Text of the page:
Clinical impact of a real-time PCR assay for rapid identification of staphylococcal bacteremia.
J Clin Microbiol. 2012 Jan;50(1):127-33
Authors: Frye AM, Baker CA, Rustvold DL, Heath KA, Hunt J, Leggett JE, Oethinger M
The purpose of this study was to evaluate the impact of real-time PCR reporting both on timely identification of clustered Gram-positive cocci (GPC) in blood cultures and on appropriate antibiotic treatment. This retrospective, interventional cohort study evaluated inpatients with blood cultures positive for GPC in the pre-PCR (15 January 2009 to 14 January 2010) and post-PCR (15 January 2010 to 14 January 2011) periods. Post-PCR implementation, laboratory services completed batched PCR; results other than methicillin-resistant Staphylococcus aureus (MRSA) were reported in the electronic medical record without additional interventions. The assay's sensitivity and specificity, time to identification of staphylococcal bacteremia, and clinically relevant outcomes, including time to optimal antibiotic therapy, were evaluated. Demographic information was also collected and analyzed. Sixty-eight and 58 patients with Staphylococcus aureus bacteremia from the pre- and post-PCR periods, respectively, met inclusion criteria. Similar numbers of consecutive patients with coagulase-negative staphylococci were analyzed for comparison. The time to identification was significantly reduced post-PCR implementation (mean, 13.2 h; 95% confidence interval [95% CI], 10.5 to 15.9 h; P < 0.0001). However, the time to optimal antibiotic therapy was not significantly reduced. We conclude that implementation of a PCR assay demonstrated the potential to improve appropriate antibiotic use based on clinically meaningful and statistically significant reductions in the time to microbiologic identification. However, in order to realize this potential benefit, processes must be optimized and additional interventions initiated to facilitate providers' use of the PCR result.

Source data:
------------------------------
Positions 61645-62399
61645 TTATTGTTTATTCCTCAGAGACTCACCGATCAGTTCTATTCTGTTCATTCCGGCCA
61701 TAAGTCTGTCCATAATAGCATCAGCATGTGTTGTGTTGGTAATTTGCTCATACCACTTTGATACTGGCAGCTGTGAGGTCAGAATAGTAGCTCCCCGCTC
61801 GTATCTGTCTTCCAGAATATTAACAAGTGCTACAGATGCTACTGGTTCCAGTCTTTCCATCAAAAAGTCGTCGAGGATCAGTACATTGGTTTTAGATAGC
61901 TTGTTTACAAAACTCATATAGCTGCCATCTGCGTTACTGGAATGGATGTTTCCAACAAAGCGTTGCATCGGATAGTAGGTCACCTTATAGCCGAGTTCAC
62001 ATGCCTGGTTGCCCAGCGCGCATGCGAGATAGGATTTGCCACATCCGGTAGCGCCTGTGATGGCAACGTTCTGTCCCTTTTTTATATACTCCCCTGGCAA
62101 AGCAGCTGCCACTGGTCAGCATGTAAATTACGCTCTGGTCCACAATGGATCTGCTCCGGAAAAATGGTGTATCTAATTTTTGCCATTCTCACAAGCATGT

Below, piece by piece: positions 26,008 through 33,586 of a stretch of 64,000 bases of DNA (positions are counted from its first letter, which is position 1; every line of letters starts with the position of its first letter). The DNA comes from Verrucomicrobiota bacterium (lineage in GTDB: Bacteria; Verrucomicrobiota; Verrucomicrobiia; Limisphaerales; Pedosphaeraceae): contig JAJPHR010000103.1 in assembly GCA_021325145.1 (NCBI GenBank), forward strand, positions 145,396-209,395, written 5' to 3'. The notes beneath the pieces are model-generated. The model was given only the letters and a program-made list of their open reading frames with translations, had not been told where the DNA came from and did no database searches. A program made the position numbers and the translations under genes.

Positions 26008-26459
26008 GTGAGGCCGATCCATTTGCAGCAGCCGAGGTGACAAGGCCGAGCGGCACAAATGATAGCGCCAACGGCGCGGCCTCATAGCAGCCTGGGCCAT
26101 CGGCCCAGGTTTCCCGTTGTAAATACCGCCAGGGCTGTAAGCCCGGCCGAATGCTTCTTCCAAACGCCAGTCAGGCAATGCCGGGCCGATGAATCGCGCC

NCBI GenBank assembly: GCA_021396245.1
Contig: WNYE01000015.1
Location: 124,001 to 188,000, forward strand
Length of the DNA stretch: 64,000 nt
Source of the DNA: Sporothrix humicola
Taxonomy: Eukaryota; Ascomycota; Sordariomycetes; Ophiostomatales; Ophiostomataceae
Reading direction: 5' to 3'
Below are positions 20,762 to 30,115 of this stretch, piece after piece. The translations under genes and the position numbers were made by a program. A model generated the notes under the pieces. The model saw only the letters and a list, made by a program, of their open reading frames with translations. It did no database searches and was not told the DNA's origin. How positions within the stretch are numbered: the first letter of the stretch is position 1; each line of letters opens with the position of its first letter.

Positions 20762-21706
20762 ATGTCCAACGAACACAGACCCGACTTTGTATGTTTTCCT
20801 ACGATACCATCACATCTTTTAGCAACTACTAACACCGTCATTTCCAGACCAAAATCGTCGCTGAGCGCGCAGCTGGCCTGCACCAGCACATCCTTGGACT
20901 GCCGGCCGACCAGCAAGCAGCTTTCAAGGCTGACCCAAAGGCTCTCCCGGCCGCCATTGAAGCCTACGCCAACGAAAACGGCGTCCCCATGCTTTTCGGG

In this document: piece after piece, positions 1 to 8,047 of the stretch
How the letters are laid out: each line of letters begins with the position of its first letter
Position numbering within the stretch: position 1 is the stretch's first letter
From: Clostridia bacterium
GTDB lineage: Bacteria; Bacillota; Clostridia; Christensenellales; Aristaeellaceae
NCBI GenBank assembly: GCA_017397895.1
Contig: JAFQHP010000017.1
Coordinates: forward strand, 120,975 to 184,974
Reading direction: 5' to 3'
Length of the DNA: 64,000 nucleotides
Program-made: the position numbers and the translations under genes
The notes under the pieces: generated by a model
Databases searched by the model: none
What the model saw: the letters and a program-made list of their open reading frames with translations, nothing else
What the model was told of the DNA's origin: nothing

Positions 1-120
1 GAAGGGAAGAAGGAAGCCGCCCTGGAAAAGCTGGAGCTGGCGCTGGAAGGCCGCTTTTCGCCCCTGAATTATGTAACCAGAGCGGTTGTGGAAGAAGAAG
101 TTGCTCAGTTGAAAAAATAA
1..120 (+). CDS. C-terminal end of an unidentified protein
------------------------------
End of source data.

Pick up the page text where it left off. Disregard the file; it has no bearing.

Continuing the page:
PMID: 22075595 [PubMed - indexed for MEDLINE]